Wu et al. evaluated the effect of anthropogenic activities and natural events on the distribution of fresh and saline waters on a semi-arid coral-limestone island in Sri Lanka. Using a detailed isotopic and hydrogeochemical analysis, they found that the meteoric origin of groundwater with salinization was mainly caused by seawater mixing and slight evaporation. The salinization process was determined by multiple factors including the island's low-lying nature, the low hydraulic heads, the shallow depth of the marine water, the presence of lagoons in the center, and groundwater exploitation. Anthropogenic activities led to extensive pollution of nitrogen in groundwater. This field-based research highlights the importance of groundwater characterization for sustainable fresh water management of an island.

Jiang et al. analyzed the size distribution of natural seawater nanoparticles and their environmental impacts, the total number of bacteria, and plankton diversity, using the tangential ultrafiltration and asymmetric flow field analysis. They evaluated the relationship between nanoparticle size distribution and plankton diversity index, a bridge between nano-materials and the ecological system. They found that the biological activities-regulated nanoparticle sizes impacted the nutrient cycling in the estuarine areas, in turn affecting the stability and balance of biodiversity. The results from this study will improve understanding of the coastal biogeochemical cycling process and the environmental impacts of natural nanoparticles.

We are convinced that the presented advances in the field will improve the understanding of the environmental implications of groundwater-seawater exchange, which is of key importance to develop strategies for effective management of the coastal zone.

Author Contributions

XW designed this Research Topic and invited the guest editors XG, MS-N, and YZ. All guest editors invited the authors and reviewed and edited the article. XW wrote the editorial, which was then reviewed and edited by the other three guest editors. All authors approved the submitted version.

Conflict of Interest

The authors declare that the research was conducted in the absence of any commercial or financial relationships that could be construed as a potential conflict of interest.

Publisher's Note

All claims expressed in this article are solely those of the authors and do not necessarily represent those of their affiliated organizations, or those of the publisher, the editors and the reviewers. Any product that may be evaluated in this article, or claim that may be made by its manufacturer, is not guaranteed or endorsed by the publisher.

Acknowledgments

We would like to thank the authors for their contributions and patience, and the reviewers for their help in the review process.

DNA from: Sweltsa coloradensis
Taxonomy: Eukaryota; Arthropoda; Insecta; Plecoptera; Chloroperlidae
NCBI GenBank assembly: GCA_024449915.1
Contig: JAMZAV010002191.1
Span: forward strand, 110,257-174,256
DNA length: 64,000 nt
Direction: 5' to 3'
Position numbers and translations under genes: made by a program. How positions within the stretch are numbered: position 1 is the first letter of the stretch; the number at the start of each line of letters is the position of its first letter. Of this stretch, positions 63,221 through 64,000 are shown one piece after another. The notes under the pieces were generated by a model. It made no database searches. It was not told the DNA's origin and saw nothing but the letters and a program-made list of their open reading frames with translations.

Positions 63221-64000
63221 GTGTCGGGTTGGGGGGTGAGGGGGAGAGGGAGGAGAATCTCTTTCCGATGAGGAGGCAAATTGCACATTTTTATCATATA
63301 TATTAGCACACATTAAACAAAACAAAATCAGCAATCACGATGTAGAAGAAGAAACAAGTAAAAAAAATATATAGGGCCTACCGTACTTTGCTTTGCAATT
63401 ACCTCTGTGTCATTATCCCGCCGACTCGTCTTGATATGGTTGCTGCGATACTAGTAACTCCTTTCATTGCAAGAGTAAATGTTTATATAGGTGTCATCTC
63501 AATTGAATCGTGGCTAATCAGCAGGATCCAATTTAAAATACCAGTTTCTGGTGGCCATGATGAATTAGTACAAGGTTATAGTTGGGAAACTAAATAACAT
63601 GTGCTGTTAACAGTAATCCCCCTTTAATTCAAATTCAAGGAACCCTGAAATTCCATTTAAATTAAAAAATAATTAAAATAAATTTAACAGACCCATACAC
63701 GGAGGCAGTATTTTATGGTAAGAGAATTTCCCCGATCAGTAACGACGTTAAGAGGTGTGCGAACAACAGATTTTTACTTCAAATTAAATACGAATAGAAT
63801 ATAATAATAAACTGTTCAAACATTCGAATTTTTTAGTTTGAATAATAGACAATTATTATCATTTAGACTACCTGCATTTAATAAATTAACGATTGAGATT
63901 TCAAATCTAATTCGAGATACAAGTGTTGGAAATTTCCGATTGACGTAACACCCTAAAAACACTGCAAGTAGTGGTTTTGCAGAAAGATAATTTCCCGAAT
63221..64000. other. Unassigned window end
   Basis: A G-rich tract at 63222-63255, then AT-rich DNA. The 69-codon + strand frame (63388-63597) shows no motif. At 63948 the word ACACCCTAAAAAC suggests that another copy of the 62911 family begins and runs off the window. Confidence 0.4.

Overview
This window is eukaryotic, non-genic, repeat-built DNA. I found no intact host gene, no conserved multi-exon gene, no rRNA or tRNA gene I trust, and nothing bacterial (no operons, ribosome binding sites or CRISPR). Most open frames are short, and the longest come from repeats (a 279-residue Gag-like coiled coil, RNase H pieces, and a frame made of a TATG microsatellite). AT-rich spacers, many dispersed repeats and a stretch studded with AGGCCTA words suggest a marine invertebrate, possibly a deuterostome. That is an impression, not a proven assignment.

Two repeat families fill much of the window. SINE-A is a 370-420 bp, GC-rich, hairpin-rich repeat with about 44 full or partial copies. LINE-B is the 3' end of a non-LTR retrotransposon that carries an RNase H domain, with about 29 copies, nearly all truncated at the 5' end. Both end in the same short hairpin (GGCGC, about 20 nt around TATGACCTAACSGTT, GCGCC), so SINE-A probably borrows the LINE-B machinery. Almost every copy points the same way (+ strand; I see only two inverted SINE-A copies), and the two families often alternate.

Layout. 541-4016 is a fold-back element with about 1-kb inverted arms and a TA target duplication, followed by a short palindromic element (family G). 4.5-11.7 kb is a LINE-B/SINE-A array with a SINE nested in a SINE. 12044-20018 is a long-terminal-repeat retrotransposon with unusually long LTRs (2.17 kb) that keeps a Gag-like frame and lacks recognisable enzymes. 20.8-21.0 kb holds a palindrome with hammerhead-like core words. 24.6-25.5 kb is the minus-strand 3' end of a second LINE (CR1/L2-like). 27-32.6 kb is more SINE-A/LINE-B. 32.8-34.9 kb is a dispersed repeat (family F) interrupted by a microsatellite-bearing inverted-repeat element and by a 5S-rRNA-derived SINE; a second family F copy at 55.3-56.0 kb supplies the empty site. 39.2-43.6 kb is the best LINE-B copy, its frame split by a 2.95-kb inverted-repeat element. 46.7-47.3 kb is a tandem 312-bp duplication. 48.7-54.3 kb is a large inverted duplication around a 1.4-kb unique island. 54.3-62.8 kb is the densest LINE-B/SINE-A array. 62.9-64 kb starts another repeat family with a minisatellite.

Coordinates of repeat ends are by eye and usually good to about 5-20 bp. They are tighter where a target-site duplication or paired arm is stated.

References

Geng, X., Heiss, J. W., Michael, H. A., Li, H., Raubenheimer, B., and Boufadel, M. C. (2021). Geochemical fluxes in sandy beach aquifers: modulation due to major physical stressors, geologic heterogeneity, and nearshore morphology. Earth Sci. Rev. 221:103800. doi: 10.1016/j.earscirev.2021.103800

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Michael, H. A., Post, V. E. A., Wilson, A. M., and Werner, A. D. (2017). Science, society, and the coastal groundwater squeeze. Water Resour. Res. 53, 2610–2617. doi: 10.1002/2017WR020851

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Santos, I. R., Chen, X., Lecher, A. L., Sawyer, A. H., Moosdorf, N., Rodellas, V., et al. (2021). Submarine groundwater discharge impacts on coastal nutrient biogeochemistry. Nat. Rev. Earth Environ. 2, 307–323. doi: 10.1016/j.marpolbul.2013.07.045

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Keywords: groundwater dynamics, saltwater-freshwater interface, groundwater discharge, seawater intrusion, coastal aquifer

Citation: Wang X, Geng X, Sadat-Noori M and Zhang Y (2022) Editorial: Groundwater-Seawater Exchange and Environmental Impacts. Front. Water 4:928615. doi: 10.3389/frwa.2022.928615

Received: 26 April 2022; Accepted: 04 May 2022;
Published: 08 June 2022.

Edited and reviewed by: Carl I. Steefel, Berkeley Lab (DOE), United States

Copyright © 2022 Wang, Geng, Sadat-Noori and Zhang. This is an open-access article distributed under the terms of the Creative Commons Attribution License (CC BY). The use, distribution or reproduction in other forums is permitted, provided the original author(s) and the copyright owner(s) are credited and that the original publication in this journal is cited, in accordance with accepted academic practice. No use, distribution or reproduction is permitted which does not comply with these terms.

*Correspondence: Xuejing Wang, wangxj3@sustech.edu.cn